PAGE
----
US Presidential Election 2020 – Sanders, Bloomberg, Trump – Who Does Russia Prefer?

  • Bernie Sanders gained a lot of momentum.
  • Joe Biden continues to trail behind.
  • Donald Trump is still Kremlin's preferred candidate.

The 2020 US election campaign is gaining momentum. Since the counting problems at the Iowa Caucuses (when the result could not be determined for more than a week), Bernie Sanders’ momentum has not slowed down. “Socialist” Bernie Sanders is accused of being a “Kremlin henchman.” Still his Democratic opponents from the right– Joe Biden and Pete Buttigieg– have been fading.

Elizabeth Warren’s electoral chances are in free fall and all the failures have attracted the mega activity of billionaire Michael Bloomberg, nicknamed “mini Mike” by Trump. Recently, Bernie won a decisive victory in Nevada.

Vermont Senator Bernie Sanders.

Bloomberg is not a politician. Bloomberg is a Corporation. Bloomberg behaves exactly as expected from a capitalist. He is willing to spend astronomical amounts on his campaign, which he can afford, being on the Forbes List of richest men.

The World’s Billionaires is an annual ranking by documented net worth of the wealthiest billionaires in the world, compiled and published in March annually by the American business magazine Forbes. The list was first published in March 1987.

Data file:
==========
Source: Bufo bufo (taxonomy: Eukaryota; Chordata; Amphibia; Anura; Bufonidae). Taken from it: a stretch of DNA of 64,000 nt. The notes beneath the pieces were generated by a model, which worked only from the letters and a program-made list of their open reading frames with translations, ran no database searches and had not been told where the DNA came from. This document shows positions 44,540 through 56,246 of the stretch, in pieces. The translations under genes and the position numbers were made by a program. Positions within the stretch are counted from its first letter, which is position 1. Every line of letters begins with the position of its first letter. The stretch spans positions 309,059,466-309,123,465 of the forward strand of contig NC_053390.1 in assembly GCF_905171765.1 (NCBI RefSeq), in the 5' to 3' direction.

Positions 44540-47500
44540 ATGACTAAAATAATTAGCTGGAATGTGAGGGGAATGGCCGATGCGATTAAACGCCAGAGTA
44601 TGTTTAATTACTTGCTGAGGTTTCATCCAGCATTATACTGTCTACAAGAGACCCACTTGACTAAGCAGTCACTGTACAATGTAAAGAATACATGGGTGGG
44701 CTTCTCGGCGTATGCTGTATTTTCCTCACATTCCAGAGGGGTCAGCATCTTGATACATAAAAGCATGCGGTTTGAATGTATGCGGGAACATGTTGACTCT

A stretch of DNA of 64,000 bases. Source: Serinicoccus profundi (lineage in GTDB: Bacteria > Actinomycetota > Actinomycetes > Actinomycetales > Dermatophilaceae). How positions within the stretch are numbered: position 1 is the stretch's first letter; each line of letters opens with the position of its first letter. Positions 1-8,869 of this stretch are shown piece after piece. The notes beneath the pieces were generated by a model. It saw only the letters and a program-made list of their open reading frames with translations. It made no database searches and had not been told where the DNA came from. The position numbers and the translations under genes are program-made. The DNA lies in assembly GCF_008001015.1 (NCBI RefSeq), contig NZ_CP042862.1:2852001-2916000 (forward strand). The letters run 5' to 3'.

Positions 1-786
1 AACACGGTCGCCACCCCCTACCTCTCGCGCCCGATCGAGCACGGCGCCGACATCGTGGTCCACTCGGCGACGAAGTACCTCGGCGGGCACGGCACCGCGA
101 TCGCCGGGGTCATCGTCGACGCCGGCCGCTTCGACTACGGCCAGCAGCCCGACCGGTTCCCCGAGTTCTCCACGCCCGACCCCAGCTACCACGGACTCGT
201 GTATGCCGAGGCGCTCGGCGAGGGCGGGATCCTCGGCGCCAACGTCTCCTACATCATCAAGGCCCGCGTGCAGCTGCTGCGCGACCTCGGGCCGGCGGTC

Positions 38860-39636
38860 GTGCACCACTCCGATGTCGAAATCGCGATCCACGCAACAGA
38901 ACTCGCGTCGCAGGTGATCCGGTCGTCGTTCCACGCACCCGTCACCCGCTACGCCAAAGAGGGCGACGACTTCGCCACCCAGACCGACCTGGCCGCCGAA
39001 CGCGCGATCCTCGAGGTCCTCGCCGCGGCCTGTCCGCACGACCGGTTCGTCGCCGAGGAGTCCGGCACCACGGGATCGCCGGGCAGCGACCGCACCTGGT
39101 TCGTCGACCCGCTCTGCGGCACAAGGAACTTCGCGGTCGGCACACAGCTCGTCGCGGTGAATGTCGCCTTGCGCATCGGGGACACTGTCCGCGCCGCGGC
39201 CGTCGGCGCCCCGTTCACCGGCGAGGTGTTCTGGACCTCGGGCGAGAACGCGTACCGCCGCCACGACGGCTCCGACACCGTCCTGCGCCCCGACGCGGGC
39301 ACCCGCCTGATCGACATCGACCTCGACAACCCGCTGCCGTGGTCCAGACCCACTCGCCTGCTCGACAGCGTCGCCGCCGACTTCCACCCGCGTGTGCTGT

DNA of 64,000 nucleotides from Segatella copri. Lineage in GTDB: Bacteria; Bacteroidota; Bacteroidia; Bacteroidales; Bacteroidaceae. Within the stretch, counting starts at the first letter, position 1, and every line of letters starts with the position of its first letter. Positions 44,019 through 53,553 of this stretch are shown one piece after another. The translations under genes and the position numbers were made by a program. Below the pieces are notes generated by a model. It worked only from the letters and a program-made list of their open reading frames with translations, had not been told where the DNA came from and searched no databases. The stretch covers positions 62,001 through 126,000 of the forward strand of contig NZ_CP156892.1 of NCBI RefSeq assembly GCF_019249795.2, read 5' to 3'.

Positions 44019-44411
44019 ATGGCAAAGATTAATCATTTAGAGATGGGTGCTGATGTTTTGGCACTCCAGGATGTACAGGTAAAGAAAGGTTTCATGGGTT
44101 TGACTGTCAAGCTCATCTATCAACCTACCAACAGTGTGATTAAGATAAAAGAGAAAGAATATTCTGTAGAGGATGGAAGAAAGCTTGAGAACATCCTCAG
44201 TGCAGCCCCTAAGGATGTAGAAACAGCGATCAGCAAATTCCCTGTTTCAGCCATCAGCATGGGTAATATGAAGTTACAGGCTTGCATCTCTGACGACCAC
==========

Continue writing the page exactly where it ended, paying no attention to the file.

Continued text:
It is time-tested that America does not really like billionaire politicians. Big money is always distrusted, especially among the not-so-rich community of voters. Most people believe a man with that much money will just buy everything and not care about the problems of the average American.  Of course, these are just everyday thoughts. But there is no smoke without fire.

Americans have every right to distrust Bloomberg’s billions. He also came to this election campaign later than the other candidates, which in itself raises a lot of questions. The Sanders electorate can’t stand Bloomberg.  This means that Bloomberg’s activism is a strong blow to Biden and Buttigieg. In addition, Bloomberg is 78, close in age with Sanders and Biden.

Billionaire Michael Bloomberg.

Democratic candidates are also slinging “Russia collusion” accusations at each other as well. From one prospective, there is a lot in the Russian media about Bernie Sanders, but it does not mean Russia supports him. In general, the Kremlin likes to sow discourse in the political arena.

Russia and trolls became synonymous from the last elections and general meddling into US politics. There are open ads in Russia hiring internet trolls, with offers of daily beer and snacks during so called “nightly employment” due to the time difference with US.

It seems the main strategy is to cause as much turmoil within the US Democratic Party as possible. Especially, when there is already so much dirt being thrown at one another within.

As expected, the number of Democratic candidates has decreased.  Most likely, after “Super Tuesday” on March 3rd (the day when Democrats vote in more than 10 states), Tom Steyer, Amy Klobuchar and possibly the controversial Tulsi Gabbard will leave the race.